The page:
When Steve Bosak petitioned Cornell coach Rob Koll in late November to let him make his return at the Las Vegas Invitational, he was disappointed by Koll’s response.
Then, Bosak had just been cleared after a serious staph infection required him to cease all athletic endeavors and wear an IV that fed antibiotics to his heart for a month and a half, and Koll’s response was a resounding, ‘No way.’
On Thursday, inside the bowels of the Wells Fargo Arena, a bloodied Bosak grinned as he reflected on the letdown that he had to wait even longer to return to defend his 184-pound NCAA title.
Now, he’s thankful Koll held him out.
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“The wrestling mindset is you think you can handle anything,” Bosak said. “But sometimes you need your coach to bring you back down to earth a little bit and tell you what’s best for you.”
Bosak’s wait paid off. He advanced to the quarterfinals at 184 pounds with a first-round demolition of Oregon State’s Ty Vinson and a second-round edging of Navy’s Mason Bailey, 2-0.
In the first round, Bosak, a State College standout, and the No. 4 seed, looked like the dominant wrestler who went on a steady run to the 184-pound crown last season, a title he won over childhood friend, Quentin Wright.
Although his face was scarred from a rough two sessions of wrestling — Bosak had considerable damage as scuffs and cuts lined both eyes — he insisted he feels great. He’ll meet Iowa’s 12th-seeded Ethen Lofthouse (22-7) in the quarters. Cornell is 10th in the team standings with 12 points.
“I feel coming through two wins here, I pushed the pace in both matches,” Bosak said. “The second one was a little close for comfort but it is what it is.”
While he could only lightly pedal a stationary bike during his time away from the mat — he was instructed not to increase his heart rate by doctors — Bosak put in extra hours in the Cornell wrestling room as soon as he was cleared in November.
“It was frustrating in the beginning because I came back in the room, and your conditioning isn’t where it is after a month and a half of not doing anything,” Bosak said. “I dealt with the adversity the best I could, got extra workouts, got some extra lifts in and I just feel great now.”
Koll also is a State College native and former Little Lions standout.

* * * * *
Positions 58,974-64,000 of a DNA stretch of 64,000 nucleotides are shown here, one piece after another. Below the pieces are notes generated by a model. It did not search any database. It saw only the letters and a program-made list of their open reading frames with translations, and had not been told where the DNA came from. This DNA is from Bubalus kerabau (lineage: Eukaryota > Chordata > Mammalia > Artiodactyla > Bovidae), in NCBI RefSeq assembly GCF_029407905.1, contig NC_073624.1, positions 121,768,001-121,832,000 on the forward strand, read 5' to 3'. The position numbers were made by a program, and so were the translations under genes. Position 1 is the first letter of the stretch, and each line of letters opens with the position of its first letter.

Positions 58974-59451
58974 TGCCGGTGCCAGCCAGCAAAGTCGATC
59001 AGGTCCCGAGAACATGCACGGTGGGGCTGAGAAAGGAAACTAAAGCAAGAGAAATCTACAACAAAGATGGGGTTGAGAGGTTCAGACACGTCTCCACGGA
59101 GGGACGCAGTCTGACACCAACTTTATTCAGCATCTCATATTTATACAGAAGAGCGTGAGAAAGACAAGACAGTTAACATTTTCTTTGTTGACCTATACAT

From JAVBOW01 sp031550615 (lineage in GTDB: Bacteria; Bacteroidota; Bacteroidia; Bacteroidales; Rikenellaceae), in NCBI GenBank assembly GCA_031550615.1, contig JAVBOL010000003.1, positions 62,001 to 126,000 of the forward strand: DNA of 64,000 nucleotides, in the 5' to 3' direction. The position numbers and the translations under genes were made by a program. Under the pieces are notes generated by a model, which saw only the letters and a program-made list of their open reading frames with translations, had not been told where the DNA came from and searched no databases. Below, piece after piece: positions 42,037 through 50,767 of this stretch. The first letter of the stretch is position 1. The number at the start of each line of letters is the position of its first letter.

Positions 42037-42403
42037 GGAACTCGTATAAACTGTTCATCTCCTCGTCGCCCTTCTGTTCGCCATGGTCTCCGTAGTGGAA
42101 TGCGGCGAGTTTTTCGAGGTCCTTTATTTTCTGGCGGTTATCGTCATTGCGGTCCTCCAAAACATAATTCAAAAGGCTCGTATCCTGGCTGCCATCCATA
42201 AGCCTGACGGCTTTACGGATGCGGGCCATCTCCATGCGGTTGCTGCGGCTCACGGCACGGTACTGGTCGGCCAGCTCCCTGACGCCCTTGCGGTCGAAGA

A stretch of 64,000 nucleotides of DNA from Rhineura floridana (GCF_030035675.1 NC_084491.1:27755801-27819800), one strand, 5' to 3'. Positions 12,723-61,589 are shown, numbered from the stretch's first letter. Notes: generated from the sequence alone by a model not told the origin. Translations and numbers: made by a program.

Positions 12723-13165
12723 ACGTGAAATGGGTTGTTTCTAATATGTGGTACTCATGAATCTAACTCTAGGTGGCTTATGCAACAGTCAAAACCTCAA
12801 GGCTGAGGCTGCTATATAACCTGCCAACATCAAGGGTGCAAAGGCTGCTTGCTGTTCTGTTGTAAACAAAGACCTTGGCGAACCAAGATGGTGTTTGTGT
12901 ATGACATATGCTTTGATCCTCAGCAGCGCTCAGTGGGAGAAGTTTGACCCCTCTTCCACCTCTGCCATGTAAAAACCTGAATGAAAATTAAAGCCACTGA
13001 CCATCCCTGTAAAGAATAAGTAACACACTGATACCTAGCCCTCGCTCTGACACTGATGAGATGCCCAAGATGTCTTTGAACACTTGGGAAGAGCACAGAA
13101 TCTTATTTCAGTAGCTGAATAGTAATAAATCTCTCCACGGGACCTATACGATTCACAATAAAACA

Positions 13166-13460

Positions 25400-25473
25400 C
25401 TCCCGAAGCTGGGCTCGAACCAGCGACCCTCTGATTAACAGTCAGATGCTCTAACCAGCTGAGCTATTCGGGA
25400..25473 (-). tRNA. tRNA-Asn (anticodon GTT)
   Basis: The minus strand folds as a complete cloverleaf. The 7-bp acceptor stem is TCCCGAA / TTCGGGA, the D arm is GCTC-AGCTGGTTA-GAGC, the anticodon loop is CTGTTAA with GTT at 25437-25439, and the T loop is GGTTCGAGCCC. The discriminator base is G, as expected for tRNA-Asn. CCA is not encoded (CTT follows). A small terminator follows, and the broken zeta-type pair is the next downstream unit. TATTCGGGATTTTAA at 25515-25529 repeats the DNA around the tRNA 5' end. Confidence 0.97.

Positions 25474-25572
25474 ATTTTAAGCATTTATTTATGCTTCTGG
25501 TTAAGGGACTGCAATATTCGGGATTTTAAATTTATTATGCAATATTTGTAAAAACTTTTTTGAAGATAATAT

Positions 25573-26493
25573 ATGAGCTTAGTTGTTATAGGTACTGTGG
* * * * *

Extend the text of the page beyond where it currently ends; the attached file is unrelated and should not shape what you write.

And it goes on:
Bellefonte standout Mitchell Port also made his return to the NCAA tournament in better shape after a season full of improvements.
After Port just missed out on All-America laurels last season, the Edinboro 141-pounder returned to this season’s NCAA tournament in better shape mentally and physically.
Port, a sophomore with the Fighting Scots, fell behind early to Drexel’s Frank Cimato as Cimato scored the opening takedown. But Port battled back and fought his way out from underneath Cimato.
He notched a late first-period takedown and added an escape to begin the second. With a 2:35 edge in riding time, Port posted the 5-2 win.
“He’s gotten a lot better,” Edinboro coach Tim Flynn said.
And Port continued that trend with a whipping of Hofstra’s Luke Vaith in the second round.
He didn’t wait around to get scored on this time, opening the scoring with a takedown of his own just over a minute in. He escaped to start the second then dialed up his attacks with another takedown and three-point tilt. Port was taken down in the beginning of the third but escaped and added another takedown after picking up a penalty point.
Port put together strong rides to end the bout with over two minutes of riding time and a 13-2 major decision. It was Port’s 17th-straight win and helped Edinboro reach 19th in the team standings with 9.5 points.
“He’s better when there’s more movement, more action,” Flynn said. “I think he’s pretty talented and has a good feel for wrestling. So when there’s more action, he’s at his best.”
The former Red Raider state champion will face fifth-seeded Evan Henderson (38-6) of North Carolina, a former workout partner when the two were younger grapplers. It is Port’s first trip to the quarterfinals.
“We would’ve liked to get him in there last year, but maybe he quite wasn’t ready,” Flynn said. “Now he’s put in a lot of work and he’s one of the best guys in the country.”